What Is The Employee 401(k) And How Does It Work?

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Many physical therapists and occupational therapists who work for an employer are provided access to a 401(k) retirement plan. 

If this is you, be sure to read this article – it will teach you the ins and outs of. . .

  • What is a 401(k)?
  • Who is eligible for a 401(k)?
  • How do I open a 401(k) account?
  • What’s the difference between a Traditional and Roth 401(k)?
  • How much can be contributed to a 401(k)?
  • Is the money in my 401(k) mine?
  • When can I make withdrawals from my 401(k)?
  • And so much more. . .

Ready to learn about your 401(k)?

Let’s get started.

What Is A 401(k) Plan?

401(k) is a type of retirement plan employers in the private sector (not a government entity) often offer to their employees. 

Named after its own tax code, the 401(k) allows employees to defer receiving part of their salary so that this money can instead be deposited into their 401(k) account. That money can then be invested to hopefully grow until you are ready to retire.

In addition to funding your own 401(k) account, some employers will also make their own contributions by agreeing to match part of how much you contribute.

And since the 401(k) is a qualified retirement plan, it can provide you with special tax benefits too.

Who Is Eligible For A 401(k)?

You can get access to an employer-sponsored 401(k) by working for an employer who offers a 401(k). Qualifying employers are typically in the private sector, meaning they are not government entities. 

Instead, if you work for a government entity, you will probably be offered access to one of or both of a 403(b) or 457(b) retirement plan instead of a 401(k).

While you can also open a type of 401(k) commonly referred to as an individual or solo 401(k) if you are self-employed, the focus of this article will remain on the employer-sponsored 401(k). 

The IRS stipulates that your employer must allow you to have access to their employer-sponsored 401(k) if you are at least 21 years old and have worked for them for at least 1 year. If you don’t meet these requirements, your employer has the right to restrict you from getting access to their 401(k) until you do meet them.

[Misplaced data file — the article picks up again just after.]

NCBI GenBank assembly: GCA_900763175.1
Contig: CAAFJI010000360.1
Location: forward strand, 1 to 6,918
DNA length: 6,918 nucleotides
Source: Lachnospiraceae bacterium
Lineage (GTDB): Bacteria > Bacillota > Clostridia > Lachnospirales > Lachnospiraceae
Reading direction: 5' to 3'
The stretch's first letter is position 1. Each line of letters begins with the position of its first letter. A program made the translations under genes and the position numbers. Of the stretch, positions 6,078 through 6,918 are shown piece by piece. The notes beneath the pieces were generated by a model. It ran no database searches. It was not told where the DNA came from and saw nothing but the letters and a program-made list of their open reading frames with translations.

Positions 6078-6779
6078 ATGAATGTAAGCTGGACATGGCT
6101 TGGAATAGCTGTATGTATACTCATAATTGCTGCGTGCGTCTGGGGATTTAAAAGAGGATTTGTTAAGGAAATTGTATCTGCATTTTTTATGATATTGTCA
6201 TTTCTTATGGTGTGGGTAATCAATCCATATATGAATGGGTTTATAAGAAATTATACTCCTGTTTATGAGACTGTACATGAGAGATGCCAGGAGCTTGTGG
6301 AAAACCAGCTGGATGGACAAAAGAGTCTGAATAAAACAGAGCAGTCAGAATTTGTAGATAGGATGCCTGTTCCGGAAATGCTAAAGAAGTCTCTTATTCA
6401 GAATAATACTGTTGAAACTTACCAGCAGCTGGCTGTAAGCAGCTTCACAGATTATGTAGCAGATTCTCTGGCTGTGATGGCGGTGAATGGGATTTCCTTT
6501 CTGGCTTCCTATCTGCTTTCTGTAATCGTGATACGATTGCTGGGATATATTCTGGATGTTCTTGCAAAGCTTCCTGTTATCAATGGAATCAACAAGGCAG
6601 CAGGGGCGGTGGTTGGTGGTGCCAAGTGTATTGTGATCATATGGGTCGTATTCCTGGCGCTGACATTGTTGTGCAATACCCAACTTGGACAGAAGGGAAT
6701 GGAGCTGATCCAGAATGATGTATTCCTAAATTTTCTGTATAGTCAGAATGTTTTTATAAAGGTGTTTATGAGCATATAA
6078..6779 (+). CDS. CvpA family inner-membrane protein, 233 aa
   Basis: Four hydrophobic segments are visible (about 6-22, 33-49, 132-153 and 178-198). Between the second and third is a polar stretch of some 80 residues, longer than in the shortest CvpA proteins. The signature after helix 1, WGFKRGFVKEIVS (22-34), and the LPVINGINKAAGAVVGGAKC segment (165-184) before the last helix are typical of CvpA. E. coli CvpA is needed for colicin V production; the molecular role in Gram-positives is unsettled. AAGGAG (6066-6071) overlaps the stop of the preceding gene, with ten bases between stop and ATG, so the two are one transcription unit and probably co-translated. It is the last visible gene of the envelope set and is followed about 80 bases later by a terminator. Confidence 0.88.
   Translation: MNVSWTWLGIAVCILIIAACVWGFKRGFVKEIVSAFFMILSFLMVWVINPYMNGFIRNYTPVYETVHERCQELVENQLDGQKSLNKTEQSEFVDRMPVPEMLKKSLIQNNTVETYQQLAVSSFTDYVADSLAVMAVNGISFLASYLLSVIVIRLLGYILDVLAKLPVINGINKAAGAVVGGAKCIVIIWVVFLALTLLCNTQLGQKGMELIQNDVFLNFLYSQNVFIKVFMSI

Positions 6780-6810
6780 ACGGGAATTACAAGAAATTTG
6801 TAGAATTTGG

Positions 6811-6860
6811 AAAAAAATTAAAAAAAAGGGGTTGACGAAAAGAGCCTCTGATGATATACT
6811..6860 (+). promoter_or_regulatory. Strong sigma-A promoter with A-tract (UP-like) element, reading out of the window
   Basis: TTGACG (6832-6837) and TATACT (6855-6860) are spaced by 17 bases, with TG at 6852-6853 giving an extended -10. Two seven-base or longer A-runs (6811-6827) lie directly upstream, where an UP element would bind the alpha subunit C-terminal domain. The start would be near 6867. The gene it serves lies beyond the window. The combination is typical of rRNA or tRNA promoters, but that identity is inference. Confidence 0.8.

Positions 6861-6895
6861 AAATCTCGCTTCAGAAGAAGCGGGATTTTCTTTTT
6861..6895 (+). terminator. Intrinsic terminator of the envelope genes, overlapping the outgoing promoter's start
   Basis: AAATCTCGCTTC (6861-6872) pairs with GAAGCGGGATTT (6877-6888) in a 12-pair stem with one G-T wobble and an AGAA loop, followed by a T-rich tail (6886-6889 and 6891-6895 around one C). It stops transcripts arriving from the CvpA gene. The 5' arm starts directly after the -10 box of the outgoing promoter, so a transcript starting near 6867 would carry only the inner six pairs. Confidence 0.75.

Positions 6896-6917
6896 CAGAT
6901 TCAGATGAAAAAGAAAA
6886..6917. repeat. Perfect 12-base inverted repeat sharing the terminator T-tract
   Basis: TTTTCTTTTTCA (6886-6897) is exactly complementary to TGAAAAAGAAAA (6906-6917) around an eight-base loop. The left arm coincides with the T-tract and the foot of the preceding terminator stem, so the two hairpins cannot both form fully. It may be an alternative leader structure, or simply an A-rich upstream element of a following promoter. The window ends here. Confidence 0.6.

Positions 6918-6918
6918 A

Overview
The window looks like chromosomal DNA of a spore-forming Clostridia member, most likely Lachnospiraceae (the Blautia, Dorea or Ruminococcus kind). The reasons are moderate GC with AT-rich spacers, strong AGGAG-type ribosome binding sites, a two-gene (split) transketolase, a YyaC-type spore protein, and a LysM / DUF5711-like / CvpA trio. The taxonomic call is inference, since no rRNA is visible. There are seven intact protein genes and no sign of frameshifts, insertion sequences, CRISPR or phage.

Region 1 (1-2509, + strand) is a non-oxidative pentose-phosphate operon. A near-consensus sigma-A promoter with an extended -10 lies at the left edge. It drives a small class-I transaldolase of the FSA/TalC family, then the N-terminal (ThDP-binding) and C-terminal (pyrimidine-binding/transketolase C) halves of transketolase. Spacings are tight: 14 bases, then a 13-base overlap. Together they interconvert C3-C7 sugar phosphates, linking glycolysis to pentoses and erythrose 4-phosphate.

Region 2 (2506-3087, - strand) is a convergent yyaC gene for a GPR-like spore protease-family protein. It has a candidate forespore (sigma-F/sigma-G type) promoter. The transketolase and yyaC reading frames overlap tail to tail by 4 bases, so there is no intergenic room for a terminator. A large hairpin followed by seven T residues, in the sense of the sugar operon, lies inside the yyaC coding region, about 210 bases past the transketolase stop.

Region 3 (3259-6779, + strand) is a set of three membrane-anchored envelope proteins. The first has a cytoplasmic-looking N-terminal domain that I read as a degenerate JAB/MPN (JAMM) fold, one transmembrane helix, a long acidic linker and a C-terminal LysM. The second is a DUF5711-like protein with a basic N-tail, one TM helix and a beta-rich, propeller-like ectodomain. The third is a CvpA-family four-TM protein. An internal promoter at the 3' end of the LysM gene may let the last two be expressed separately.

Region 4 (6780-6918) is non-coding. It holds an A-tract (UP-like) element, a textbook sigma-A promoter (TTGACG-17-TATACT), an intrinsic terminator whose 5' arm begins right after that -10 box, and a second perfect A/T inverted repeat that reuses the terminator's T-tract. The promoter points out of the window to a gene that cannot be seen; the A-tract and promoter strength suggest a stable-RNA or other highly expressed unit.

How Do I Open A 401(k)?

If your employer offers a 401(k) and you either meet the age and length of service requirements described above in “Who Is Eligible For A 401(k)?” or your employer waives them, then you can open a 401(k) account.

More and more employers are now automatically enrolling their employees in a 401(k), but some still instead provide you with information on how to set up your account. If you need information from your employer to do this, talking to either Human Resources or the payroll department can be a good place to start.

Beginning on January 1st, 2025 the Secure 2.0 Act of 2022 will require employers to automatically enroll their employees in a 401(k) and employees will begin making automated contributions starting at 3%. This contribution percentage will then be automatically increased by 1% each year until it reaches 10%.

How Do I Contribute To A 401(k)?

Contributions to an employee’s 401(k) can be made by both the employee and the employer.

Employee Contribution

Employee contributions are made as a salary deferral. 

More specifically, you will first decide how much you would like to contribute to your 401(k). This can either be a specific dollar amount or a percentage of your paycheck. This amount will then be taken from your paycheck each pay period and deposited into your 401(k) account. 

Employer Contribution

Sometimes an employer will offer to match an employee’s contribution up to a certain amount.

For example, an employer might match your 401(k) contribution dollar-for-dollar up to 3% of your 401(k) employee contribution amount.

Or an employer might just make a contribution that is 3% of your salary.

In either case, when the employer makes the contribution to your 401(k) it is referred to as the employer contribution.

What’s The Difference Between The Traditional 401(k) And The Roth 401(k)?

The 401(k) offers some great tax benefits. 

Depending on the type of 401(k) plan you choose, these tax benefits can vary so it is important to know the difference between these two options.  

1. Traditional 401(k)

The traditional 401(k) is the most common 401(k) option you will come across. 

It allows an employee to avoid paying taxes when making contributions to a 401(k) account. 

While the money remains in your 401(k) account, you can buy and sell investments without having to pay taxes.